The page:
Thousands of supporters and opponents of Egyptian President Mohamed Morsi are battling for control of Cairo’s Tahrir Square, the epicenter of the recent revolution. Over one hundred protesters are reported injured in the violence.
Supporters and opponents of Egyptian President Mohamed Morsi are battling for control of Cairo’s Tahrir Square, the epicenter of the recent revolution. Over one hundred protesters have been reported injured in the violence.
Protesters hurled rocks and bottles at each other, fists flew and gunshots were heard during the melee in downtown Cairo on Friday. The ongoing conflict is the first major street fight between liberals and Islamists since Morsi's election in June.
Bel Trew, a Cairo-based journalist, told RT about the chaotic scene unfolding on Tahrir, saying she had “personally witnessed rock throwing, several very heavy head injuries, Molotov [cocktail] throwing; we have heard gunshots, though I can’t confirm that myself as I wasn’t able to see.”
She also said there were small fires by a museum adjacent to the square caused by petrol bombs and fireworks. Trew believes the violence is unlikely to end soon, as “there has been no police presence whatsoever, even though in Morsi’s 100-day plan, he did say that he would up security in the country and reassure people that they wouldn’t see scenes like this.”
The Health Ministry said 110 people had sustained light to moderate injuries, state media reported.
Mounira Public Hospital chief Muhammad Shawky said earlier in the afternoon that his hospital had received at least ten injured protesters, the Egypt Independent reports. One man was hospitalized after receiving a serious eye injury, while nine others were treated for minor wounds and later released. Since then, the number reported injured has continued to increase without any signs of abating.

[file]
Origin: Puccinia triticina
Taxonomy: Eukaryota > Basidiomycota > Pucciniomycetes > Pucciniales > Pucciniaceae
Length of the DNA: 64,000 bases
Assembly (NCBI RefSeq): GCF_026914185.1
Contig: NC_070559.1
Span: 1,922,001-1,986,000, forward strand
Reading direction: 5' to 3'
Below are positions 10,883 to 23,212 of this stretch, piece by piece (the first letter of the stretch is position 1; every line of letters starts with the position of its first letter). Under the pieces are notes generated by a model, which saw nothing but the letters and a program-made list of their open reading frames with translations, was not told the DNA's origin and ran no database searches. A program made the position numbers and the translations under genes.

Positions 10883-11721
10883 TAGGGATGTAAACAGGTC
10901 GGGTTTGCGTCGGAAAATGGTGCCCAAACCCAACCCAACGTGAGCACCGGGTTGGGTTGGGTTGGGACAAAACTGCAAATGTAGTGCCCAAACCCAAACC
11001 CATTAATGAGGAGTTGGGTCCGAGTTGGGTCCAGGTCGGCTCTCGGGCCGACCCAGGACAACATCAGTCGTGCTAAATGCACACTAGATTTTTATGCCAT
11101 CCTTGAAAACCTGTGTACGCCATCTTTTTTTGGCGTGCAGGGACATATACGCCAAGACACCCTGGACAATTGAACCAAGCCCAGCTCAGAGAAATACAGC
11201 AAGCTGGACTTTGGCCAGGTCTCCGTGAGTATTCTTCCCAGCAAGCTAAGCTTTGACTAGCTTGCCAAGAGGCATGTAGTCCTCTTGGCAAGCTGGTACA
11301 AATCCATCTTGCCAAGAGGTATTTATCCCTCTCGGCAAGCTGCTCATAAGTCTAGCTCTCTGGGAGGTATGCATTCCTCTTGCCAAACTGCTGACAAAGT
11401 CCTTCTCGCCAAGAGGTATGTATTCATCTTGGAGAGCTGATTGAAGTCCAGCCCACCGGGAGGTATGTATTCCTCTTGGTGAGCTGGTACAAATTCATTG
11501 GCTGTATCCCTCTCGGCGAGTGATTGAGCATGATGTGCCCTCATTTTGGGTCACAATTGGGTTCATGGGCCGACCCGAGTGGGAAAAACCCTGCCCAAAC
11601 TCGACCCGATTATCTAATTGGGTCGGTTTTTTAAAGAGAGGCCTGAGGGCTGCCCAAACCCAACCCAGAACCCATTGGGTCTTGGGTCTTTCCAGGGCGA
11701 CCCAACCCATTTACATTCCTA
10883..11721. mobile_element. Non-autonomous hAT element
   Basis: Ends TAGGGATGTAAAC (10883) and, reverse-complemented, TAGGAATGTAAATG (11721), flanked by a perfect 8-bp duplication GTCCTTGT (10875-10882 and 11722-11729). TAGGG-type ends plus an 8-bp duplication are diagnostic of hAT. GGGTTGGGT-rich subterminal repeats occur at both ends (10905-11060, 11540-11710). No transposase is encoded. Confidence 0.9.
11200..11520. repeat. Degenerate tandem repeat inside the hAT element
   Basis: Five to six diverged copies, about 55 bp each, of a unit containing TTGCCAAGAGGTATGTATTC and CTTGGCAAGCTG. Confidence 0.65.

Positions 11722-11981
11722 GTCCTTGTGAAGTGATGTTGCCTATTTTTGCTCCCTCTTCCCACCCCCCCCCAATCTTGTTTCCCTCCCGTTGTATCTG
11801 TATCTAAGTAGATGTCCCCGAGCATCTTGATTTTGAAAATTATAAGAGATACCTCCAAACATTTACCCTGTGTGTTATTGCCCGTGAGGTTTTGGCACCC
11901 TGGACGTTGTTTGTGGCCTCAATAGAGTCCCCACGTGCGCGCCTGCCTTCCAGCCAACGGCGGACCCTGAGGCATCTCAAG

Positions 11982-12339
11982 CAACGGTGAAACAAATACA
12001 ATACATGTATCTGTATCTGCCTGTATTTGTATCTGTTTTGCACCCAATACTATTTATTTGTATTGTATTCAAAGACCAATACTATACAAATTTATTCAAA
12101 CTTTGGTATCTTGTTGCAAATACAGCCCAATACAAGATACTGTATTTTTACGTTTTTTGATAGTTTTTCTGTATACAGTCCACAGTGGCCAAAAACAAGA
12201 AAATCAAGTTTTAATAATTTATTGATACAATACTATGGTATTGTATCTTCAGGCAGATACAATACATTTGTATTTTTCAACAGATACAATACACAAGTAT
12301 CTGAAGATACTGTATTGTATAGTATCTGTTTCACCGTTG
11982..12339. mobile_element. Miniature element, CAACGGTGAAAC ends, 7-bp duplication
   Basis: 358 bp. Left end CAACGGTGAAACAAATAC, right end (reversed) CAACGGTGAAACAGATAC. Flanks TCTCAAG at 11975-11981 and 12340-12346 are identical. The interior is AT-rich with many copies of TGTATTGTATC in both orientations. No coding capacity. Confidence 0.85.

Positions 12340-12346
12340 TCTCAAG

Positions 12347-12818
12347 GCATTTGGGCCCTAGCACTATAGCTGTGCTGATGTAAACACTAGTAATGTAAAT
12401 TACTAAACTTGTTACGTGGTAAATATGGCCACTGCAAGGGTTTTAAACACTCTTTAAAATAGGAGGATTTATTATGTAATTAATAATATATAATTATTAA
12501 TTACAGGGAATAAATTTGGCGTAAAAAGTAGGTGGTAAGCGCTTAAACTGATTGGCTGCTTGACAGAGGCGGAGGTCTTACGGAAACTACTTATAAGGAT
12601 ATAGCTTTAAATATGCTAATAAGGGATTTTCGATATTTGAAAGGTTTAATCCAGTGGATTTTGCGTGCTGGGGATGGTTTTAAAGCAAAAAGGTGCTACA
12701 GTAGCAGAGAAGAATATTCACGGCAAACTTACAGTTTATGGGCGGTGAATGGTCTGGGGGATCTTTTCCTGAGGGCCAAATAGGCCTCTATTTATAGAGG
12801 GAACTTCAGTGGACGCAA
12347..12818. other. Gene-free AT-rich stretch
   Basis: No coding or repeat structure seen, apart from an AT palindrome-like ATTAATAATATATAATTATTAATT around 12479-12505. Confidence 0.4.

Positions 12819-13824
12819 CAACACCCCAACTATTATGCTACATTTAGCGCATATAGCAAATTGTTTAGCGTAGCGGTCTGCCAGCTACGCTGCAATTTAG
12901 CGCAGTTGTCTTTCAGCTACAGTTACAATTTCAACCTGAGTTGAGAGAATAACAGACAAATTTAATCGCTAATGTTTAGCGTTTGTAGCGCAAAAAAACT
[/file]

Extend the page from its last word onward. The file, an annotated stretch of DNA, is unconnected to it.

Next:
Eyewitnesses said many of the injured had been pelted with rocks.
Egyptian protesters hold a national flag as they walk past a burning bus during clashes in Cairo on October 12, 2012 (AFP Photo / Str
Some 2,000 people poured onto the square on Friday after tensions erupted between pro- and anti-Morsi forces when a court acquitted Mubarak-era officials accused of ordering camels to charge against protesters during last year’s uprising.
The February 2011 incident, known as the "Camel Battle," left nearly a dozen people dead. It was one of the bloodiest incidents in the 2011 revolution that toppled the Mubarak regime.
The so-called "Judgement Day” protest on the square had originally been organized by left-leaning activists hoping to draw attention to their disaffection with President Morsi and the Constituent Assembly. Islamists arrived to protest the contentious "Camel Battle" ruling, which saw 25 figures in the Mubarak regime set free.
While all sides to the conflict were united in their opposition to the acquittal, long simmering tensions between the rival parties quickly spilled over.
The coalition of liberals and secular-minded groups was particularly concerned with Islamist control of the body drafting the country's new constitution.
Fighting commenced after Muslim Brotherhood supporters tore down a podium belonging to a group chanting anti-Morsi slogans, AFP reported.
“Down, down with rule by the guide,” Morsi's detractors chanted in reference to Mohammed Badie, the leader of the Muslim Brotherhood. Morsi officially resigned from the Brotherhood upon assuming office, but his opponents believe that he maintains control over the president.
On Friday Morsi was in Egypt's second largest city, Alexandria, where he vowed that the former regime's figures would be held accountable in spite of Wednesday's ruling.
Morsi moved to dismiss the country's prosecutor general – a Mubarak appointee – following the controversial verdict. The prosecutor, Abdel-Maguid Mahmoud refused to resign and accept an offer to be Egypt's envoy to the Vatican.